Society often forces us to act in ways that goes against our innate sense of self. As hard as it is, it is sometimes easier to go with the flow than rebel and deal with the consequences.
In the new Regency romance novel, A Nobel Masquerade, by Kristi Ann Hunter, Lady Miranda Hawthorne lives like the daughter and a sister of a Duke should live, at least externally. But internally, she is screaming to rebel. Her only release from the internal tension are letters that she writes (which are never to be mailed), to an old friend of her brother whom she knows by name only.
At the same time, a new servant has entered the servant’s wing. Marlow is the new valet to Miranda’s brother. Despite the wide social gulf between them, Miranda finds herself starts to fall in love with Marlow. Then Miranda receives a letter from the man who she has been writing privately to for years. But Marlow is not what he seems to be. Neither is the man who is responding to Miranda’s letters. The only thing that is clear in this mess is that Miranda’s future is not the only one at stake, especially when secrets are brought into the light.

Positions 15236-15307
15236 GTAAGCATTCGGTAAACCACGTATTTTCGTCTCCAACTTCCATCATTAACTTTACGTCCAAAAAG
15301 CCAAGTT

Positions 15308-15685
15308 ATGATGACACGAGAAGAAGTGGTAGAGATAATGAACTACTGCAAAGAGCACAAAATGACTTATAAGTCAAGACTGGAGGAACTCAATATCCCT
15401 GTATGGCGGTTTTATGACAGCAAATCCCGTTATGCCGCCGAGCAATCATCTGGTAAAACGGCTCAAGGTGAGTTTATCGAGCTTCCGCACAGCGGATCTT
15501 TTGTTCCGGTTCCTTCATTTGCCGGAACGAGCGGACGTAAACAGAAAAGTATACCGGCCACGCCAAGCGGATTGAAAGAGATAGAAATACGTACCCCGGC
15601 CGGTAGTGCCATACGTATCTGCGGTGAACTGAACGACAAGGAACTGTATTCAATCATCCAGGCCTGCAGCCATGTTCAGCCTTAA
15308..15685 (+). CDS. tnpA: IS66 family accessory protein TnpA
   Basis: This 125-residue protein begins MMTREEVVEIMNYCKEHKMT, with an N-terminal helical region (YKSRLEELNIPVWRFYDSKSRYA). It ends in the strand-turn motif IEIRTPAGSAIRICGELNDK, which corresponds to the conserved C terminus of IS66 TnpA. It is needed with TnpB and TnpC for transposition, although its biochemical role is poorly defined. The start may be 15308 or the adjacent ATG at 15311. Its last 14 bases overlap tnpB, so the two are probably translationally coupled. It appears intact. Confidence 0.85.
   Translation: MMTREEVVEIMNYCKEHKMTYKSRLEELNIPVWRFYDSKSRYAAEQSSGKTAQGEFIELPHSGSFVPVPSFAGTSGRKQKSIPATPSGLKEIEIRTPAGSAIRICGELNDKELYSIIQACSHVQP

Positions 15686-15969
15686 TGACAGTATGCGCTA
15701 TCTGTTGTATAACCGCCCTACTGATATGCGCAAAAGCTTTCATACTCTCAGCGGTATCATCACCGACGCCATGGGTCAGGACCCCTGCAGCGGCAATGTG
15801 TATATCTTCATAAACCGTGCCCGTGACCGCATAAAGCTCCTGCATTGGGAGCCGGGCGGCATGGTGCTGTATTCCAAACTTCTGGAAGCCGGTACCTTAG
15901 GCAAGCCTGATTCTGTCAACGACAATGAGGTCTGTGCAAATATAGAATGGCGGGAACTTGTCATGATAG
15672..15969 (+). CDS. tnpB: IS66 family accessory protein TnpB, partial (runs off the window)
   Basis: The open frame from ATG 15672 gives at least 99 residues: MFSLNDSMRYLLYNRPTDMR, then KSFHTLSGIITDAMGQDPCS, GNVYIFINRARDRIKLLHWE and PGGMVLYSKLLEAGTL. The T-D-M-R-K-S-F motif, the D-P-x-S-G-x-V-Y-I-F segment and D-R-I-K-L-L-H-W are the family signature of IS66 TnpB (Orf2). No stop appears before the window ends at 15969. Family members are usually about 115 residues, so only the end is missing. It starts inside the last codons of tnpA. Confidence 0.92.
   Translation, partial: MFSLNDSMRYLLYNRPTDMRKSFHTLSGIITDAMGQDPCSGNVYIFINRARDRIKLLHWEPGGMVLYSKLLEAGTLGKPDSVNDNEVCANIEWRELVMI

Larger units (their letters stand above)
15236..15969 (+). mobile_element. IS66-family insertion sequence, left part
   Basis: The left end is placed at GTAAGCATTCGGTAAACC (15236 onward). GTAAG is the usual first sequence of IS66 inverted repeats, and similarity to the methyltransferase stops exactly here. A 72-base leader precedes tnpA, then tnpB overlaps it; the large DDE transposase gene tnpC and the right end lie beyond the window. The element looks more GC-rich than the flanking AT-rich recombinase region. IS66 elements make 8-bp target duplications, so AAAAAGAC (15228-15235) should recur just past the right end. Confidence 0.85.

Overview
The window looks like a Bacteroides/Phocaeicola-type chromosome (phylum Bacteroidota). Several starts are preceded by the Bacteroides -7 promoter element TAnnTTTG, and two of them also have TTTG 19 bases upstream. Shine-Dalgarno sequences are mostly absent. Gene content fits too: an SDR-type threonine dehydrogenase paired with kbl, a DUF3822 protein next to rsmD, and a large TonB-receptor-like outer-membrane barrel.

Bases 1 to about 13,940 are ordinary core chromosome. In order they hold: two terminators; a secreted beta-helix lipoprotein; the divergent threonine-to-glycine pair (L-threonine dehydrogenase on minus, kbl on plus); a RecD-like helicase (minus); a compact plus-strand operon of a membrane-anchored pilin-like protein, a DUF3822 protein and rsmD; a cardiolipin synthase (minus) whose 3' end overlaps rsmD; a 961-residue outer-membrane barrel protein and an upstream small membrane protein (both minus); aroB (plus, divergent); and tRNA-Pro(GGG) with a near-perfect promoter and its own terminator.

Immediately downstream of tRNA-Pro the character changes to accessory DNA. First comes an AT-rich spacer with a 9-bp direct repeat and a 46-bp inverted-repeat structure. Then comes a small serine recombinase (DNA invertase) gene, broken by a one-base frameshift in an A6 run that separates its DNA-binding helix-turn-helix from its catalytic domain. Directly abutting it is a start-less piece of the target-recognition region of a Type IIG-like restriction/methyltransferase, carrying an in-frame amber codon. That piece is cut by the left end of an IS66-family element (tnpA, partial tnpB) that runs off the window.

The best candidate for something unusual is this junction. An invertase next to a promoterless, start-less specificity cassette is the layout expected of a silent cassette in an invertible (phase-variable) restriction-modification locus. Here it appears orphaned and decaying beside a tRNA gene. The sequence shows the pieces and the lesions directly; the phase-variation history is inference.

I thought the concept of this story was interesting. However, I’ve read enough of the genre to know that this particular story was merely mediocre. Neither the hero or the heroine were particularly inspiring or thrilling and the narrative could have used some punching up. Adding to that was the use of modern language which felt out-of-place in the Regency era. I understand that this is Ms. Hunter’s first novel and the use of modern linguistic terms could be dismissed as a rookie mistake. However, I will say that when writing and researching a historical novel, it is important to get all of the details right about the period that the story takes place in. That detail includes language.
Do I recommend it? I think I am leaning toward no.